1. Buddy System Code Word Identify at least two people that you can contact with a “code word” to let them know if you are in trouble. Plan in advance what they should do if you send them the code word. 2. “Safest Room” If there is an argument, identify an area of the home you can move to where there are no weapons and there are ways for you to leave the house, apartment, or building, such as a door or window to exit the house/apartment. For some survivors, especially those quarantined at home with an abuser during coronavirus, no room may feel safe, so we call it the “safest room”. If you can at least identify the lowest risk areas, you may be able to reduce harm. 3. Planning with Children

  • Code Words: If you have children, decide how to communicate urgency. For example, when one survivor’s daughter was little, the survivor would open her arms and the daughter knew that meant to come running to her for safety. Some survivors also create a “code word” with their children that means they should go to the “safest room” in the home that you have already decided upon.
  • Emergency Numbers: If for some reason you are not able to make emergency calls and you have children, give them the safety number(s), if they are old enough. Please see the Resources section listed below for some emergency phone numbers.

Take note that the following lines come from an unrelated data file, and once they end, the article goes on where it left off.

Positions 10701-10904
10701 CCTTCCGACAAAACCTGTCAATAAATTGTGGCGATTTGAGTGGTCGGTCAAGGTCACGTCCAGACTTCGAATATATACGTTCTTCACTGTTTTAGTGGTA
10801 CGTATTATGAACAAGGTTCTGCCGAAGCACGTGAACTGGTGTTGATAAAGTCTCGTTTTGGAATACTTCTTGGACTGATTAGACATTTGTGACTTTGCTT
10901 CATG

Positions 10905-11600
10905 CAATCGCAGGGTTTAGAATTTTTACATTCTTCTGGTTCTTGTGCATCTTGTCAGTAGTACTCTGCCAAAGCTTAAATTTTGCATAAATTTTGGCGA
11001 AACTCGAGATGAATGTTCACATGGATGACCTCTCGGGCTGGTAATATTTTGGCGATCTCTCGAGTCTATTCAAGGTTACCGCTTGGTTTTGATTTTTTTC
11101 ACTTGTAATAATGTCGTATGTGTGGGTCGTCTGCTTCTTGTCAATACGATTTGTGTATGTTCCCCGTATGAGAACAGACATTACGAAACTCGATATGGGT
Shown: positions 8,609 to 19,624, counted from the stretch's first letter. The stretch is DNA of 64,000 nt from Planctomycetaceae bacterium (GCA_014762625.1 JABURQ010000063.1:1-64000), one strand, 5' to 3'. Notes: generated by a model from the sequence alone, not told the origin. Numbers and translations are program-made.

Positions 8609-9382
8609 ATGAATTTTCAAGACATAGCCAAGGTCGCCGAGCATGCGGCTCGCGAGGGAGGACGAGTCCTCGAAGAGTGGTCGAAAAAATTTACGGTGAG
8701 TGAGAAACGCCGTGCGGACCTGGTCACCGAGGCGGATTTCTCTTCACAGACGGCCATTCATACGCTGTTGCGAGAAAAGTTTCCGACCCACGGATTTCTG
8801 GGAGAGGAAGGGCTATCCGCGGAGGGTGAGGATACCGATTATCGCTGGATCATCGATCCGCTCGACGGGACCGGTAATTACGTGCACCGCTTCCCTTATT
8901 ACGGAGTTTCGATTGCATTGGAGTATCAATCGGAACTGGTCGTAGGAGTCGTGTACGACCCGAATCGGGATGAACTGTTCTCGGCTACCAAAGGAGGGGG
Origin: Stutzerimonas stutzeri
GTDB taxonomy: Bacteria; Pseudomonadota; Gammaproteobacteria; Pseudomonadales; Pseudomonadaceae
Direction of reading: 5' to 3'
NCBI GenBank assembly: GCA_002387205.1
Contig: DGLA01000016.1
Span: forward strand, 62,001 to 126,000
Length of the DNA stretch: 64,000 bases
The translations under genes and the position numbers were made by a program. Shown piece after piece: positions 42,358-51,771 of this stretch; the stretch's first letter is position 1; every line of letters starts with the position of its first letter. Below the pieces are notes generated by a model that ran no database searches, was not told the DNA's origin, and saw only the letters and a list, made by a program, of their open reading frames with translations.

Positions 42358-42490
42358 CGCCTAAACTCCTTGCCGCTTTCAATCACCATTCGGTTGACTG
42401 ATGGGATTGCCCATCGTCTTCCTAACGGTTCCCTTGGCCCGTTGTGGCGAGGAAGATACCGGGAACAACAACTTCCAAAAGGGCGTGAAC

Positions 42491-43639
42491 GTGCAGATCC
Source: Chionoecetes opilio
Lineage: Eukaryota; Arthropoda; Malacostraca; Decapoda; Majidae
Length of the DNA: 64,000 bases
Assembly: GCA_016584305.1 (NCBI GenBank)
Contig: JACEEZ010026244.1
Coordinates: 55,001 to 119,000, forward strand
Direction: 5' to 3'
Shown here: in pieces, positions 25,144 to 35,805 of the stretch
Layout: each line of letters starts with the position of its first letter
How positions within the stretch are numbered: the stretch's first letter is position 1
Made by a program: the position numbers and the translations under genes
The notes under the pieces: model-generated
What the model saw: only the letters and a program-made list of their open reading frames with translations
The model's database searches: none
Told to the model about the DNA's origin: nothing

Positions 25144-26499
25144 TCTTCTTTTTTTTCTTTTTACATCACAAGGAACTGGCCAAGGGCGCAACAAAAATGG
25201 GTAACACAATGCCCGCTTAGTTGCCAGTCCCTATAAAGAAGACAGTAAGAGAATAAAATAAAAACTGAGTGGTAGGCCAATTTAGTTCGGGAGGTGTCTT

4. Notifying the Police Before an Emergency Ahead of time, you can notify your local police station of your concerns. Let them know the history and your concern of being in isolation due to coronavirus. It may be useful to speak with the Domestic Violence officer. 5. Exit Plan In case you have to flee, create an exit plan ahead of time with someone who could support this need. Is there a trusted friend/relative whom you can stay with if needed? 6. Supplies, Food & Medication Check your supplies and food. If you need food and do not have the money, check your local pantry, temple/church/mosque/etc., or other community organizations. Remember to keep your medication in the safest, easily accessible location in case of emergency. 7. Emergency Bag Pack an emergency bag with an extra set of keys, clothes for you and your children, pay as you go cell phone, medications, copies of important documents, etc. 8. Important Documents Make copies or take pictures of your important documents for yourself and send them to a trusted friend or relative. Important documents may include IDs, social security cards, immigration documents, birth certificates, health insurance information, and Orders of Protection. As mentioned earlier, be mindful of sending anything via phone or computer. Please use whatever method is safest for you. 9. Seeking Social Support With social distancing and quarantining, survivors can feel even more isolated, and abusers may use further isolation as a power and control tactic. Identify trusted friends, relatives or even online support groups where you can still connect virtually. If you have a friend who may be experiencing abuse, be sure to reach out to them even more during this time. 10. Creating a “Peaceful Space” Many survivors are feeling forced to spend more time with an abuser during the coronavirus outbreak because they may feel unsafe leaving the home, as well as unsafe staying in the home. If you cannot leave your home, try to create a “peaceful space” for yourself in your home (if that is safe for you). You can draw pictures of a more peaceful place and put them on a wall to help you take an emotional break to visualize a more peaceful place. This is also an activity you can do with your children. You can also write positive affirmations and put them up on the wall to remind yourself of your worth. 11. Holding onto Your Plan Consider keeping a list of your safety plan in your phone or wherever might be safe for you. Please consider what is safest for you. If you choose to write your plan somewhere, consider listing only keywords that help you remember the plan, but that would not be clear to your abuser. If this is not safe, try to memorize your plan, focusing on memorizing at least one key emergency number on your list of resources. via